By James Hold
[Copyright 2016 James Roy Hold
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AMY, A BULL
Alone on a hill surrounded by acres of farmland stood a magnificent black bull. Tall and powerfully built, his hide shone like polished ebony. His head was large, his horns rounded, and his nostrils broad and flaring. He was, by all counts, a creature to be admired and respected.
Only he was not admired. Nor was he respected. Not by his fellow farm animals anyway. And all for the silliest reason.
Hours after he had been born, the farmer showed the newborn calf to his six-year-old daughter. The little girl took one look at the tiny creature and immediately insisted on calling the calf “Amy”.
“But, Ellie,” the farmer corrected her, “this is a boy calf, not a girl. You can’t give a boy calf a girl’s name.”
But stubborn little Ellie refused to give in. The day before she had learned the word “amiable” in school, and to her mind, it seemed a perfect name.
“He’ll grow up to be big and friendly,” she told her papa, “and everyone will like him.”
So “Amy” it was.
Now as far as the farmer, his wife, and little Ellie were concerned, “Amy” was good a name as any. The other farm animals, however, thought otherwise.
“Amy!” they laughed. “Are you kidding? What’s a boy doing with a girl’s name?”
“We should fix a wreath of flowers for him to wear around his neck,” the chickens cackled.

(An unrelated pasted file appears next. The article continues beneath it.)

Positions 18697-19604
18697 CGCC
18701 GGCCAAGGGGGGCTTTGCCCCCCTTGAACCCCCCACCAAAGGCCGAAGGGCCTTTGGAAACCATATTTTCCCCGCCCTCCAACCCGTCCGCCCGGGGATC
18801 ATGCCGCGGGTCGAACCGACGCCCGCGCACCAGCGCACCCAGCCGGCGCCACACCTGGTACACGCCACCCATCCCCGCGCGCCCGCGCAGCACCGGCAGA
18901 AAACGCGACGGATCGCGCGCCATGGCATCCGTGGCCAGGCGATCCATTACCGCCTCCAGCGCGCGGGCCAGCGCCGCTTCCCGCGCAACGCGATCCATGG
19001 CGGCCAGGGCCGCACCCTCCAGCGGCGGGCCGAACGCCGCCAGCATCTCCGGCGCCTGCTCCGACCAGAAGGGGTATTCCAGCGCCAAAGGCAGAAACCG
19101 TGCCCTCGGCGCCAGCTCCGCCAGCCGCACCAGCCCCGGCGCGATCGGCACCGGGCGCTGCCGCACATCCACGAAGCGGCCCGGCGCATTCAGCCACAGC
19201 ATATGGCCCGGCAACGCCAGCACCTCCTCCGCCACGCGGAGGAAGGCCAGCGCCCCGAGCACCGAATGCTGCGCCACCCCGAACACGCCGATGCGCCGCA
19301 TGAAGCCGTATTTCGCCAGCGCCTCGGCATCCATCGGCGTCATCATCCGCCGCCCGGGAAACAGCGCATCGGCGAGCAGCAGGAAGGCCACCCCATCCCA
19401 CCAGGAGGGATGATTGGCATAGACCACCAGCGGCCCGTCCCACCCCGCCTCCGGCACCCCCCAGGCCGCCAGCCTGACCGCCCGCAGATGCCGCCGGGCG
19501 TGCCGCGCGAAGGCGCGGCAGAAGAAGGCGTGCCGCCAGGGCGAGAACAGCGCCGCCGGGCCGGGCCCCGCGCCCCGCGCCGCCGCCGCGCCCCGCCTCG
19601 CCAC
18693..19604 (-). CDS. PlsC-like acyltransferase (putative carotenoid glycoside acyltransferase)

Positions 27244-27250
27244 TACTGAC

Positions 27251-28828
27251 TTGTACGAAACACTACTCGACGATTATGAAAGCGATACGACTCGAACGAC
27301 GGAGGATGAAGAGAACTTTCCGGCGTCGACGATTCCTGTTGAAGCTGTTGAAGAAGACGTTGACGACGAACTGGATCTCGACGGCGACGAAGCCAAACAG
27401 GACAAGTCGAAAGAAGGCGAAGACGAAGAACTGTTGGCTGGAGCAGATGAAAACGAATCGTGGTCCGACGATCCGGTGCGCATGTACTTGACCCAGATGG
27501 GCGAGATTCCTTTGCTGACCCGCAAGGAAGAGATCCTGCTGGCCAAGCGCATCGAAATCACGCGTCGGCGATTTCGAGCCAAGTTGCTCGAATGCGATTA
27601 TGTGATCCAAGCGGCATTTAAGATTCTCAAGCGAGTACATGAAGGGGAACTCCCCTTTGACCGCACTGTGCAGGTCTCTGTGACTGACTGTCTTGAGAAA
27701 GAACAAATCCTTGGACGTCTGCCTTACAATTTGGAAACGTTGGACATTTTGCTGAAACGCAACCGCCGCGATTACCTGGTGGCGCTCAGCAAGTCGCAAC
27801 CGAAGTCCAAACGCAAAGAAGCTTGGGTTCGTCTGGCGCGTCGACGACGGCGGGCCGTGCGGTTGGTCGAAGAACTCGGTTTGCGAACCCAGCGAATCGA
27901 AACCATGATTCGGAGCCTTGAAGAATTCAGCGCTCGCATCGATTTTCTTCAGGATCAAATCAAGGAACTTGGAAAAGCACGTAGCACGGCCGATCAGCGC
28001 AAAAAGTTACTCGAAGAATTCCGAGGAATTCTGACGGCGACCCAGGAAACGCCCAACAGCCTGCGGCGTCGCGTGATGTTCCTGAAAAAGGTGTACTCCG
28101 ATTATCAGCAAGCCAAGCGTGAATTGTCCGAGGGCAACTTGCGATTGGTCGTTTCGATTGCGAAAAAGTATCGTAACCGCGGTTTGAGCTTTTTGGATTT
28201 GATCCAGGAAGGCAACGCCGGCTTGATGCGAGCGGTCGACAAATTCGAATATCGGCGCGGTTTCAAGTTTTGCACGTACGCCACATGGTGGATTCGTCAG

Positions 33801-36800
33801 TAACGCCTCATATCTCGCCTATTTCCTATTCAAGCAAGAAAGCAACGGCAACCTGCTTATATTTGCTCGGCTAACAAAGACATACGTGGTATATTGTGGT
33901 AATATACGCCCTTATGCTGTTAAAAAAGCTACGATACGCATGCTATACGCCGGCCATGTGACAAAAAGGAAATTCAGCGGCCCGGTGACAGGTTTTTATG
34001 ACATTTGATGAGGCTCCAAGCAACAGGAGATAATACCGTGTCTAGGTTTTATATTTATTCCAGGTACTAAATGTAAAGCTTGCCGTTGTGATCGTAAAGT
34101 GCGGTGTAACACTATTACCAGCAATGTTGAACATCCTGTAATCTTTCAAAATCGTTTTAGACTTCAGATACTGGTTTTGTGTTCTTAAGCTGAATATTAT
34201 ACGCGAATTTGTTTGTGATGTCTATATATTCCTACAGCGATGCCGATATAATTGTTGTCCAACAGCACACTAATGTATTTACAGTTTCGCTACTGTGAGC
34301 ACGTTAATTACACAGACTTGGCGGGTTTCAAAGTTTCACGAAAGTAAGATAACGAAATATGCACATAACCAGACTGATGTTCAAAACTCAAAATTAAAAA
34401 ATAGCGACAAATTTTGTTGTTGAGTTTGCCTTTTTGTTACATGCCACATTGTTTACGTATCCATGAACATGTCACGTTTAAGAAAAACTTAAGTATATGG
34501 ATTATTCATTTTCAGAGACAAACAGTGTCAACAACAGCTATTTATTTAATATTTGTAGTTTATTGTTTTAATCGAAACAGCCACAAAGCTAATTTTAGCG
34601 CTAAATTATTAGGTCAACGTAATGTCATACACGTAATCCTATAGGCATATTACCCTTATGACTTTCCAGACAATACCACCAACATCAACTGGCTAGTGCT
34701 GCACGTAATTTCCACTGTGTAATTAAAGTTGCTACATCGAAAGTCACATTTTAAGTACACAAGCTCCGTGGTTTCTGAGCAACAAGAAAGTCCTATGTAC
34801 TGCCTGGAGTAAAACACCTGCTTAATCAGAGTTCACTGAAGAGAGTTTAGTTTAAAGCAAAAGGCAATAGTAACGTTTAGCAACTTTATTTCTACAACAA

“Maybe Mrs Farmer can give him some of her makeup,” the dog howled
“Let’s get him a dress while we’re at it,” the donkey brayed
Everyone made fun of the poor little bull calf with the unfortunate, ill-thought name.
Except the cat. Cats are more or less indifferent when it comes to names. This is because cats are more or less indifferent to anything that does not directly affect their existence. Still, in the early days, while Amy was small, the cat would play games of tag with him, Amy lowering his head close to the ground and the cat tapping his wet nose with her soft furry paw. Then, when both had tired, the cat would curl against Amy’s side while both napped in the sunshine. But such things cannot last. As Amy grew larger and more powerful, it became too dangerous for the cat to play with so large a creature and, over time, their friendship faded. Even little Ellie, once so fond of him, spent less time with him, as she too grew older and found other things to amuse her.
So Amy kept to himself, alone in the green pasture, with little streams of tears running down his big brown eyes.
Days and months passed and, in time, Amy’s loneliness turned to bitterness. The magnificent black bull grew mean and angry, and none of the farm animals could go near him. If any approached his hill, he chased them away with much snorting and pawing of hoofs. If they wanted to make fun of him, then he did not want anything to do with them. And that was how it stayed.
Until, one night, a great storm arose, with dark skies, crashing thunder, and much water; water that filled the lowland area around the farm, and the only place of safety was the hilltop where Amy held control. In desperation, the farm animals fled their barns, their stables, and their coops and raced for the hill to escape the rising floodwater. But, as the animals approached, Amy recalled the many times they had mistreated him, making fun of his name, and excluding him from their company. So Amy circled his hill, chasing away all who approached. And, while they were many, and he was but one, the angry bull’s ferocious nature was enough to keep them all at bay.